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The Importance of a Sport-Specific Stimulus for Training Agility

Young, Warren PhD1; Farrow, Damian PhD2

Strength & Conditioning Journal: April 2013 - Volume 35 - Issue 2 - p 39–43
doi: 10.1519/SSC.0b013e31828b6654


1School of Health Sciences, University of Ballarat, Ballarat, Australia; and

2Institute of Sport, Exercise and Active Living, Victoria University, Melbourne, Australia and Australian Institute of Sport, Canberra, Australia

Conflicts of Interest and Source of Funding: The authors report no conflicts of interest and no source of funding.



Warren Young is an Associate Professor in Exercise and Sport Science with a lecturing and research specialization in physical preparation for sport.



Damian Farrow holds a joint appointment as a Professor of Sports Science with Victoria University and the Australian Institute of Sport with research specialization in perceptual motor skill learning.

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Traditionally agility has been described as the ability to change body direction and position rapidly (8).This view of agility was extended by Chelladurai in 1976 (5) who described the perceptual and decision-making component of agility. In 2002, a deterministic model was proposed that defined agility as including a change of direction (COD) speed component encompassing technical, strength and power factors, as well as a perceptual and decision-making component (29). More recently, the definition of agility has been revised to reflect the fact that in most sports, such as invasion sports like basketball or soccer and racket sports like tennis or badminton, CODs occur in response to a stimulus, usually from an opponent’s actions. According to Sheppard and Young (22), agility is “a rapid whole-body movement with change of velocity or direction in response to a stimulus.” For example, a defending soccer player may decelerate and perform a side step in response to an attacker’s evasive movements or an attacking basketball player may cut to one side if he or she perceives a defender moving the opposite way. Although agility movements are typically reactive, there are a few scenarios in sport where COD movements are preplanned with no decision making. Examples include base running in baseball and softball, as well as running between the wickets in cricket, but these examples are rare (15). For the purposes of this article, the above definition of agility will be adopted whereby a reactive element is always present. In contrast, COD movements that are preplanned with no reactive element or decision making will be described as COD speed.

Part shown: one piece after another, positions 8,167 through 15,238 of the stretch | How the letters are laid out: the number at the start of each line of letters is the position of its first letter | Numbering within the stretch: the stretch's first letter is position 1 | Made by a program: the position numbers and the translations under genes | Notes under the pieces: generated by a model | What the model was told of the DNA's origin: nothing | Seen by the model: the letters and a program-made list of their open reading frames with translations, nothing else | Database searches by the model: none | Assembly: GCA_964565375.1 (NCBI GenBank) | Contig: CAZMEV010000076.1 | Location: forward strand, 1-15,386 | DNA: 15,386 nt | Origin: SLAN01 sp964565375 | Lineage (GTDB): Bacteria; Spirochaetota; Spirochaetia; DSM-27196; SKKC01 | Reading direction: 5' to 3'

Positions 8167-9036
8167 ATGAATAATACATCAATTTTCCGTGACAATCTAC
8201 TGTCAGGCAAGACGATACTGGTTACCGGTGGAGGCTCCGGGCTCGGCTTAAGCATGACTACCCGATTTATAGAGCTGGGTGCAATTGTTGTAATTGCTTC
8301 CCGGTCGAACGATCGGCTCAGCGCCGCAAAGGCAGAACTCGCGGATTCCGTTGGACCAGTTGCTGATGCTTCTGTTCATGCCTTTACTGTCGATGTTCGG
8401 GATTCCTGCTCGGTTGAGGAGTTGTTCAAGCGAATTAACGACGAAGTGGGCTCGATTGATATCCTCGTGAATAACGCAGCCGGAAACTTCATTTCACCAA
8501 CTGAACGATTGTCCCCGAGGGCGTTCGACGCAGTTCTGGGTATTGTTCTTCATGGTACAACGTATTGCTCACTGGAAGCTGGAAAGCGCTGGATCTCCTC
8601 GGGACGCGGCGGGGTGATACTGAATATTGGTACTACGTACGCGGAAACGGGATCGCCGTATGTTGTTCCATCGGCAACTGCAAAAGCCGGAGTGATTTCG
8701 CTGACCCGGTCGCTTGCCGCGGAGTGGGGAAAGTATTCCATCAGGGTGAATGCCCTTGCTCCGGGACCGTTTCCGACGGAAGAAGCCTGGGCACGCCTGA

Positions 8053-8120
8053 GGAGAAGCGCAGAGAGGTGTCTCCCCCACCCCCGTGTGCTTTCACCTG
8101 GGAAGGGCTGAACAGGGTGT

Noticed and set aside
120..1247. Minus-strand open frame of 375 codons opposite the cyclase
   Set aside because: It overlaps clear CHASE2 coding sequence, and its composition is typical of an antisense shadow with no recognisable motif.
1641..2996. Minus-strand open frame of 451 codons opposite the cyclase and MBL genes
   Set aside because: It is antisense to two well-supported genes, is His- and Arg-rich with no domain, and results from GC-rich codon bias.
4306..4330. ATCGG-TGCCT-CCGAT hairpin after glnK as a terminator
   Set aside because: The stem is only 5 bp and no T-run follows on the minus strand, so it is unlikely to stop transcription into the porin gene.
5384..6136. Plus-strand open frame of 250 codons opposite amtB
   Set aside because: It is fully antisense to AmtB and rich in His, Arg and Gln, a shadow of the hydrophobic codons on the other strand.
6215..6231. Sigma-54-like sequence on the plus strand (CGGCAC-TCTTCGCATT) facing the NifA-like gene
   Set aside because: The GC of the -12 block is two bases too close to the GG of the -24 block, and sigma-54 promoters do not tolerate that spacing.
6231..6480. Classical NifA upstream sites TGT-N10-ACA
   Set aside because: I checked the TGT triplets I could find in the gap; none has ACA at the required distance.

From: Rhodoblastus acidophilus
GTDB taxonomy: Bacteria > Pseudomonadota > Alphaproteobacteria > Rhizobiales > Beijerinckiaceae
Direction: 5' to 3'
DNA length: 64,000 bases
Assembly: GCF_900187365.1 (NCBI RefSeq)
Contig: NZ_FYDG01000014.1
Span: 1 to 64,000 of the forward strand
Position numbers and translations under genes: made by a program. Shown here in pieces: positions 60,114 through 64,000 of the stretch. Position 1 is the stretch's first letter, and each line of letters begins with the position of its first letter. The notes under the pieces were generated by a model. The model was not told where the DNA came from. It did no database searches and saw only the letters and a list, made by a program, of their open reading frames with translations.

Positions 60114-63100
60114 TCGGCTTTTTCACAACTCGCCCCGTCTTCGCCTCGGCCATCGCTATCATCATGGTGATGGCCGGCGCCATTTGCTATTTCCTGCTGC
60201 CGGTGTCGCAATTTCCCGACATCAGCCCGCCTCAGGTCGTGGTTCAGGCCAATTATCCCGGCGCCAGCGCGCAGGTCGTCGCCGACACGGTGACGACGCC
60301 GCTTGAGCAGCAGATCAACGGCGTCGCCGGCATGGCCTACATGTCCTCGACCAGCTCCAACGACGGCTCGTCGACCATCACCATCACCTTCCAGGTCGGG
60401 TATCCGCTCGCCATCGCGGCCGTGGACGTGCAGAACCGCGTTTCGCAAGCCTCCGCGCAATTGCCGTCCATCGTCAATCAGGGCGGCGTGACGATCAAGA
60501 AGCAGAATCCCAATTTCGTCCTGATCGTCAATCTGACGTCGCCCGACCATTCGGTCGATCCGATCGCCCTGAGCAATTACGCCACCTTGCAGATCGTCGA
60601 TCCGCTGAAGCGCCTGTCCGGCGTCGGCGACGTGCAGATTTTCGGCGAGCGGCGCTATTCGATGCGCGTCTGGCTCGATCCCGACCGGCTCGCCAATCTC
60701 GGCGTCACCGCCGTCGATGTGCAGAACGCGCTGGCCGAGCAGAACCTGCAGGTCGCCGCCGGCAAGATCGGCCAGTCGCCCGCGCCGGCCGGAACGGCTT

In 2006, a review of the research relating to agility highlighted the importance of the perceptual and decision-making component (27). However, there have been several relevant studies in recent years that provide new insights and some important implications for training. Therefore, the purpose of this article is to describe recent research findings and provide practical applications for the training of agility. Although the focus of this article will be on invasion sports, the principles are transferable to other sports requiring agility such as racket sports.

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One way to investigate if a test of agility relates to performance is to determine if it can discriminate between athletes of different performance or skill levels. For example, if a higher skilled group is superior in an agility task than a lower skilled group, this provides some evidence that the test may be related to performance in that sport. Using this methodology, it has been demonstrated that higher skilled players performed significantly better in an agility test involving responding to an opponent’s cutting movement than lower skilled athletes in Australian football (12,23,28) and in rugby league (9,20). In all these cases, the higher skilled athletes were not significantly better on tests of COD speed involving similar movement patterns. These findings suggest that the reactive aspect of agility is a vital component of performance. Indeed, Serpell et al. (20) reported that a group of professional rugby league players possessed significantly faster decision and response times to a variety of sport-specific cutting maneuvers displayed on a large screen than an elite U-20 group.